James Franco doesn't do himself any favors by trying to explain why he stunk at the Oscars.
It turns out that James Franco wasn't all that listless at the Oscars after all – it's just that the person he was standing next to was so energetic that he suffered by comparison. That’s what he told David Letterman, anyway. "I love her," he claimed, "but Anne Hathaway is so energetic, I think the Tasmanian Devil would look stoned standing next to Anne Hathaway." He also said he didn't understand why folks were upset about his performance: he kept hearing that people didn't care about the Oscars anymore, so why did they suddenly care so much when he was bad? I suspect the answer to that is that even people who don't care about the Oscars would like to see a host who acts as if he does. Oh, and he also said, "I honestly played those lines as well as I could," which sounds like another way of blaming the writers. (Vulture) (Photo by AMPAS)
The cast of "X-Men: First Class" have been giving away too much as they promote the film, says Edward Davis. The actors, who include Matthew Vaughn, Oliver Platt, James McAvoy and Jennifer Lawrence, "have been robbing the picture of its allure by giving away seemingly every plot and character detail like it’s a fire sale," he scolds – before compiling 11 of those spoilers into a handy list so you don't have to wade through a bunch of interviews but can have the entire movie spoiled in one place. The revelations include love triangles, a secret division of the CIA and the identity of the character executive producer Bryan Singer really wanted to include but couldn't. But is "we see why [Charles Xavier] can no longer walk and why is he in a wheelchair" really a spoiler? Sounds more like a tease to me. (The Playlist)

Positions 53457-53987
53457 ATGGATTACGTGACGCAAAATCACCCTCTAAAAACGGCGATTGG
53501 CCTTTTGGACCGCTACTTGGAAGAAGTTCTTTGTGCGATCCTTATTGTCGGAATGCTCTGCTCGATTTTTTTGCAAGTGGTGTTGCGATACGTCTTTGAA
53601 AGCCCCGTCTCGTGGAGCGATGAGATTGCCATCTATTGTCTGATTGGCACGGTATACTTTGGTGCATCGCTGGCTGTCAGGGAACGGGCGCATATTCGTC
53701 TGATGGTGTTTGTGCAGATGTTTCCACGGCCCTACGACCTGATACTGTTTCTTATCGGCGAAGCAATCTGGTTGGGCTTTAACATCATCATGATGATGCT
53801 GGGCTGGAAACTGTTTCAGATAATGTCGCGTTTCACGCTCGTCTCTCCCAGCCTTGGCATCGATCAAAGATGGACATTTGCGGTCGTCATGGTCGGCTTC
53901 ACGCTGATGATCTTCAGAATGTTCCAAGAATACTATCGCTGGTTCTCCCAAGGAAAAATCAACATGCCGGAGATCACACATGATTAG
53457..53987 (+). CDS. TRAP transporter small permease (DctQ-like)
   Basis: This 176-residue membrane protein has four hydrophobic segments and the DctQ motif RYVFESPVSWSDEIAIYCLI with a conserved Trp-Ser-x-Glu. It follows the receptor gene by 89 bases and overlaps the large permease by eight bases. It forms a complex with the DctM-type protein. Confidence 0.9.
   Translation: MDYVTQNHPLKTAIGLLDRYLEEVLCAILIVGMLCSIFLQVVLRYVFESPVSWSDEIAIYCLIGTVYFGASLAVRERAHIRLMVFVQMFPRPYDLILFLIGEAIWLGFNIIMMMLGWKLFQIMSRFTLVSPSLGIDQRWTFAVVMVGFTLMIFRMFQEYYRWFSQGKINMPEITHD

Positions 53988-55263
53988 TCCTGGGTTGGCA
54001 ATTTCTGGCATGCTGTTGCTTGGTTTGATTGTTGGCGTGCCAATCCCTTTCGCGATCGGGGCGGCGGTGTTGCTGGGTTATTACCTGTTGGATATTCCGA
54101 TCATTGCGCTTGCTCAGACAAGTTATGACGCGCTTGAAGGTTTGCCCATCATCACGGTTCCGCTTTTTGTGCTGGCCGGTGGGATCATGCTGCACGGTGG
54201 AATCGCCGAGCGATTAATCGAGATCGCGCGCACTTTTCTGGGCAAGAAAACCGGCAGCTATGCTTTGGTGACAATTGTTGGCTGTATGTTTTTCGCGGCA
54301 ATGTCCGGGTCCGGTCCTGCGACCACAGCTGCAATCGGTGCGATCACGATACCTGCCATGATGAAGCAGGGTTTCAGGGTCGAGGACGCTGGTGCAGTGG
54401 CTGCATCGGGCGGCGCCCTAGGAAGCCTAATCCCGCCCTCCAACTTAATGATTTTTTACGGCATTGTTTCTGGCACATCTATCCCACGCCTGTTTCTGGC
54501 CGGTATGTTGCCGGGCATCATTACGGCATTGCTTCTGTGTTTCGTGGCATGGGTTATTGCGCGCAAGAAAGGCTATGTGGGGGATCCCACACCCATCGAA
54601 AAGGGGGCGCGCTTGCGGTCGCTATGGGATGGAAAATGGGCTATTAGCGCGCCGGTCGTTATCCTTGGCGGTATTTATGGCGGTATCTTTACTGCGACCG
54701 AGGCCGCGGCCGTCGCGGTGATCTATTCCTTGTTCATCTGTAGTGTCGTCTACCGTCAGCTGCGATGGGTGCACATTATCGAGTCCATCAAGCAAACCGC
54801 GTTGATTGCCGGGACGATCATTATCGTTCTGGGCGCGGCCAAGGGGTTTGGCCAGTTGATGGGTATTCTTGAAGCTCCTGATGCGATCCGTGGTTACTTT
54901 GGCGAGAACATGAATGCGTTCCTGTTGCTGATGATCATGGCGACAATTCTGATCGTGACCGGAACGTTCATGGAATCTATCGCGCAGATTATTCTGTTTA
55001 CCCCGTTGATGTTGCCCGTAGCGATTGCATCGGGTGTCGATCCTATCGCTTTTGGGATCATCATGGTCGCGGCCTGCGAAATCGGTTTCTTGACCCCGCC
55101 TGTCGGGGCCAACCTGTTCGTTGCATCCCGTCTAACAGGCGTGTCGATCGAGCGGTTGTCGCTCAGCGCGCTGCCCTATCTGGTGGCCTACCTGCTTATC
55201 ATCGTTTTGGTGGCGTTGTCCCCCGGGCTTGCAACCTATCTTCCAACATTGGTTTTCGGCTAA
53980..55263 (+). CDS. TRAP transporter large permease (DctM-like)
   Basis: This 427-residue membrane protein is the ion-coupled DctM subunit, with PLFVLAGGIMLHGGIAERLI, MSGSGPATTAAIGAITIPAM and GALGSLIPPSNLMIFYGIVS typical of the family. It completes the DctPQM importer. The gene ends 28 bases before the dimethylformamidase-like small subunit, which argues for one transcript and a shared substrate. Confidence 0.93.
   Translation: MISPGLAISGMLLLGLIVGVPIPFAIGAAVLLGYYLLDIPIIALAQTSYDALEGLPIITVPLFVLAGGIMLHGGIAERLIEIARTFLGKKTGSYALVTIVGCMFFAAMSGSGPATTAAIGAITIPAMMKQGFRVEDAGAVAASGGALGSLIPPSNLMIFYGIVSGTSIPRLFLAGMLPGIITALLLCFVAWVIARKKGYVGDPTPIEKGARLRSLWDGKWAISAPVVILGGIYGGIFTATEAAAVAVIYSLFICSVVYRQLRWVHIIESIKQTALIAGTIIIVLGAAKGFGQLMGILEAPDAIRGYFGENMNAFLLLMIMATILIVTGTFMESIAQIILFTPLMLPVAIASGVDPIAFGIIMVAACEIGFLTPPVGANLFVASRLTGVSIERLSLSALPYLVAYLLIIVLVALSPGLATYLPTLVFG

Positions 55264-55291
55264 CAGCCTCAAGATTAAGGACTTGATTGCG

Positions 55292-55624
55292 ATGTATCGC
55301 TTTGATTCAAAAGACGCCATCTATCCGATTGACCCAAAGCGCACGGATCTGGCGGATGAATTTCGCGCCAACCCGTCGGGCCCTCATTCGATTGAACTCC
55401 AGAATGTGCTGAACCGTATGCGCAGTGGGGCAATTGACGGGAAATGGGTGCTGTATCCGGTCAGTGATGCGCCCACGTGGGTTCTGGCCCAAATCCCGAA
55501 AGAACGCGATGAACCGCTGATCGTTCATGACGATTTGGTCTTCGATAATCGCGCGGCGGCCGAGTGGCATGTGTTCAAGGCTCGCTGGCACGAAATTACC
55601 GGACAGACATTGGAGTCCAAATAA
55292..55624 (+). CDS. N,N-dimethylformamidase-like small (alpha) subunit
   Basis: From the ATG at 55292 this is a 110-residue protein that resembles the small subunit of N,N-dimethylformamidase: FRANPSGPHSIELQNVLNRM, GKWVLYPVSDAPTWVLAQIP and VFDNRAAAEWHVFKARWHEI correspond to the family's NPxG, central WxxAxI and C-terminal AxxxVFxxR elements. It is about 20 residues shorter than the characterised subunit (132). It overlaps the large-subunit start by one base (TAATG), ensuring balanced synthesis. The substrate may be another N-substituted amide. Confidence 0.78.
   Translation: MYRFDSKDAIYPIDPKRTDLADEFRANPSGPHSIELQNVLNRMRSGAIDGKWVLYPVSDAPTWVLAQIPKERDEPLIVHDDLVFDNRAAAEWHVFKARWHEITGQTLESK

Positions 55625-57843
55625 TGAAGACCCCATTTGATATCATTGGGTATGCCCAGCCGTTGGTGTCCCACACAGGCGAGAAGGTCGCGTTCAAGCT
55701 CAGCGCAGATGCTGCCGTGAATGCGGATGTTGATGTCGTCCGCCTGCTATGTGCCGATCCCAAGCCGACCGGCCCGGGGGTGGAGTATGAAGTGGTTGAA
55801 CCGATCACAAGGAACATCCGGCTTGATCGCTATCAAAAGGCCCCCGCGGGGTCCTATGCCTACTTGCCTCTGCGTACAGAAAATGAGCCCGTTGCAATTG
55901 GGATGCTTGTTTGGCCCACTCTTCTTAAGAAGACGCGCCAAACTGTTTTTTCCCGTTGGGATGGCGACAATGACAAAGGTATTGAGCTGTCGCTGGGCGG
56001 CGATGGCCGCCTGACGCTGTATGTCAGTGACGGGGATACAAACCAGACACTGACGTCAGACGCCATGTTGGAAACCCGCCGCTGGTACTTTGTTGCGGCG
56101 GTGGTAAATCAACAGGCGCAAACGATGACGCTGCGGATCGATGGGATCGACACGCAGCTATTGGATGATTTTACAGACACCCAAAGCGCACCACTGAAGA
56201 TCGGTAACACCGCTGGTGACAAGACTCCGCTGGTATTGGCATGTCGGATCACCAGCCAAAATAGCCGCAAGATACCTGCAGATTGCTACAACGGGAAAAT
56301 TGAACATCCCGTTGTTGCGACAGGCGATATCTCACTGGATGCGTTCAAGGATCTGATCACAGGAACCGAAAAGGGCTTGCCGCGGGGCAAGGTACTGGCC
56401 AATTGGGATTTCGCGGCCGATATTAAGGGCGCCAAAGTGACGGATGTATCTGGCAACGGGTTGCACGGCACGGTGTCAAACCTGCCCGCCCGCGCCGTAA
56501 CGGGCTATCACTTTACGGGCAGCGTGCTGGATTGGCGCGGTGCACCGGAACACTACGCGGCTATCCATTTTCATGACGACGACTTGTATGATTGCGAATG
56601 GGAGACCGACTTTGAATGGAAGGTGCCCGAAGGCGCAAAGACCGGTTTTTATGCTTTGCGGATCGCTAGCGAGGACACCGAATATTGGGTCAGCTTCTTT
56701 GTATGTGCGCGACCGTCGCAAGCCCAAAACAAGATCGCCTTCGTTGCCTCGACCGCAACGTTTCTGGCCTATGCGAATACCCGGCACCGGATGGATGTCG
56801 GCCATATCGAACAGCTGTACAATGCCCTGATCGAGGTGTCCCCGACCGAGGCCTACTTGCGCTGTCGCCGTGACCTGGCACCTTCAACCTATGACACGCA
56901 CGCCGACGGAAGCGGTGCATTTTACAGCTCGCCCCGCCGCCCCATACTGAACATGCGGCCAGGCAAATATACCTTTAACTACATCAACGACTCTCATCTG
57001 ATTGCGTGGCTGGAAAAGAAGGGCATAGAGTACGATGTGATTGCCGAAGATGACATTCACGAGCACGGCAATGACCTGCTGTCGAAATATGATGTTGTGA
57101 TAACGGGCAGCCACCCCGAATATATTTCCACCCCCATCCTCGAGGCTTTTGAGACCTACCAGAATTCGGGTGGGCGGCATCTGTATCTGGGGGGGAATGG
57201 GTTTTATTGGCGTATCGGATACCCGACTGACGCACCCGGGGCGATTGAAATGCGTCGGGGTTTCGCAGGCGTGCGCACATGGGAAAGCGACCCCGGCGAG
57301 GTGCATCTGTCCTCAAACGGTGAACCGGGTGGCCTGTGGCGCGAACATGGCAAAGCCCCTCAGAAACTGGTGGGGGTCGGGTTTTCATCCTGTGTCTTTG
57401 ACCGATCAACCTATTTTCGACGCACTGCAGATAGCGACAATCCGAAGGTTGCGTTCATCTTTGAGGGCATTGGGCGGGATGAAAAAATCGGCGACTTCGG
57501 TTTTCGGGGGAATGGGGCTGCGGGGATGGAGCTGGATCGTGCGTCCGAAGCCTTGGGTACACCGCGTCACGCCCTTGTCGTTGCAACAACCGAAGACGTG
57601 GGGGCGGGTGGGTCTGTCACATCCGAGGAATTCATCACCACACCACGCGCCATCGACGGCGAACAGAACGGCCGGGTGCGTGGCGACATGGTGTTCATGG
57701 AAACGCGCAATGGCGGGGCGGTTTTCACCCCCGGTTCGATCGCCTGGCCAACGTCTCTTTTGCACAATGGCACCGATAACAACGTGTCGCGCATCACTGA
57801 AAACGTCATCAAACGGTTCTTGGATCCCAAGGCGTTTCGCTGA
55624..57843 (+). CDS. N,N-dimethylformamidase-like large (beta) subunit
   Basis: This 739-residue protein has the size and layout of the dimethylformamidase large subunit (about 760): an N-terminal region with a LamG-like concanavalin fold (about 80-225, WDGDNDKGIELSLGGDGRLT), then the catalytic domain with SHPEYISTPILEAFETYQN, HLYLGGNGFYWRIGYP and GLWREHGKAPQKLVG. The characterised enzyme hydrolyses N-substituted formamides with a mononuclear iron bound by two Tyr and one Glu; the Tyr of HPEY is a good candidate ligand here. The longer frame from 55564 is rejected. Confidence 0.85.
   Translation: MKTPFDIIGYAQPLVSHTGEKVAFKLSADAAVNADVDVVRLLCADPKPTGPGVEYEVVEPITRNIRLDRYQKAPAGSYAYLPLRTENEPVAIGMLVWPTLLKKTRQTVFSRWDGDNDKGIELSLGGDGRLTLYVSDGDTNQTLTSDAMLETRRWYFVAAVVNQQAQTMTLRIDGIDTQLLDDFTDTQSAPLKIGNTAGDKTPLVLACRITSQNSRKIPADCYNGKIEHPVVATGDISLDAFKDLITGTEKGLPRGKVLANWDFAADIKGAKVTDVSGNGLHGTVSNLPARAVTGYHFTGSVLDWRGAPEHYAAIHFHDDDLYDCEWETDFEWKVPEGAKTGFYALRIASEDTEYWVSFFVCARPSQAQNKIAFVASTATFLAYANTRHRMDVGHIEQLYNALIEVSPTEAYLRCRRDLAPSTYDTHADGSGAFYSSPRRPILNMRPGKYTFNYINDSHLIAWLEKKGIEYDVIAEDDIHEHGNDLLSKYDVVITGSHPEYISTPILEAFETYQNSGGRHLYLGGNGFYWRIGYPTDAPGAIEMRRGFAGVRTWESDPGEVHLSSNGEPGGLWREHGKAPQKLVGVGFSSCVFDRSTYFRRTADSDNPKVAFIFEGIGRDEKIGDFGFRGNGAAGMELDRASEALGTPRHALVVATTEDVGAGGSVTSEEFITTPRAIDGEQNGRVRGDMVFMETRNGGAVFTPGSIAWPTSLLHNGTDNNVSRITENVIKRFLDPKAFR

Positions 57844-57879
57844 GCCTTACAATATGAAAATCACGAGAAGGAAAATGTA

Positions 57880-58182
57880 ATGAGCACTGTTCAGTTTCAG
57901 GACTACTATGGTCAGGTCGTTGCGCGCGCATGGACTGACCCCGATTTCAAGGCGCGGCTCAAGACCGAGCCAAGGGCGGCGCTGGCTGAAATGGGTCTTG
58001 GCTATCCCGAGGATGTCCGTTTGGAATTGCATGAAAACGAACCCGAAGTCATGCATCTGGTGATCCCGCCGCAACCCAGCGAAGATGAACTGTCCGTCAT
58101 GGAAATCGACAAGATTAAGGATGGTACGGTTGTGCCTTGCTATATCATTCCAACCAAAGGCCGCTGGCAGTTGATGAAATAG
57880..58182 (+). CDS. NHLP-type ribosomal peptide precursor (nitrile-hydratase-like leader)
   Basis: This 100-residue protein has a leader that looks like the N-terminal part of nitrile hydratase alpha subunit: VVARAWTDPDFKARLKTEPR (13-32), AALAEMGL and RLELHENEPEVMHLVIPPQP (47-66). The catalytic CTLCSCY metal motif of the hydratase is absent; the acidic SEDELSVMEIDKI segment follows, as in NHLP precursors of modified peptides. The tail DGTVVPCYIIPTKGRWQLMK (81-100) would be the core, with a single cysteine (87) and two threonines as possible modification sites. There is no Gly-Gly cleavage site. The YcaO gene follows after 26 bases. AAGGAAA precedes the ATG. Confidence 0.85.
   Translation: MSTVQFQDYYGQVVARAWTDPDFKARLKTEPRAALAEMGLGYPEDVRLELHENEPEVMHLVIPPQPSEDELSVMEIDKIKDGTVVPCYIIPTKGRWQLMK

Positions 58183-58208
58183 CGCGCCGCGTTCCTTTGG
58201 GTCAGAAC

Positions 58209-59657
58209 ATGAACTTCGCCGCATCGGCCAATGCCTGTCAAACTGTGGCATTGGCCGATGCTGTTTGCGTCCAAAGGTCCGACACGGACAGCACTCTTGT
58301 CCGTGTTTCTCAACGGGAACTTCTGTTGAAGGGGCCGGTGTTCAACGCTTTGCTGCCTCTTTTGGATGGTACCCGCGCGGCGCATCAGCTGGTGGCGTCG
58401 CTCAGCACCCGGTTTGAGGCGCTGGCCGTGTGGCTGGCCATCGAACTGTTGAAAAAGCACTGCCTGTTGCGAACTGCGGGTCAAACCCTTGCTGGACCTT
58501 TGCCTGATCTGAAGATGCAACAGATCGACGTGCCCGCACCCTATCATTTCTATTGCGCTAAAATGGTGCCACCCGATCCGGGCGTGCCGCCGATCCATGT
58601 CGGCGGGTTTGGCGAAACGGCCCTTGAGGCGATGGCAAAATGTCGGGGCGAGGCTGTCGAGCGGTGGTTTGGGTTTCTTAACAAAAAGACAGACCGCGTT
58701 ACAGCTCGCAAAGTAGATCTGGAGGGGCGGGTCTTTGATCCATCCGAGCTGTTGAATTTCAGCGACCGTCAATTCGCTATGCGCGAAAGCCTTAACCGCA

David Poland, a longtime critics of shortening theatrical windows, weighs in with a couple of takes on the four-studio plan announced this week to do just that. His first reaction: the MPAA backstabbed exhibitors, and those exhibitors will likely strike back. (He suggests that if a film is participating in the new 60-day window, theaters refuse to book it for more than 30 days or give it more than two screens in any multiplex.) And after giving it some more thought, he says that the studios "are just doing what corporations do." I.e., "The studios and the corporations that own them think of every piece of the puzzle, human or not, as being something that should be adjusted to serve their every interest and whim." So don't blame them – it's in their nature to be aggressive moneygrubbers. But he still thinks they're wrong and he still thinks the exhibitors had better strike back. (TheHotBlog).
The film school at Chapman University in Orange County, an hour south of Los Angeles, may not have the cachet or famous alumni of film schools like NYU, USC and UCLA, but it's now got something those schools don't have: a production company. The school announced that Chapman Entertainment will produce and distribute five to 10 feature films from Chapman alumni every year, with costs in the ultra-low budget $250,000 to $625,000 range. The company will be run by the school's Dodge College of Film and Media Arts, which operates out of a $42 million studio complex every bit as impressive as the facilities at more celebrated film schools. "Our students are production assistants all over Hollywood right now, but we want to do something that's going to put them in the driver's seat," dean (and Chapman Entertainment president) Bob Bassett tells Reed Johnson. (Los Angeles Times)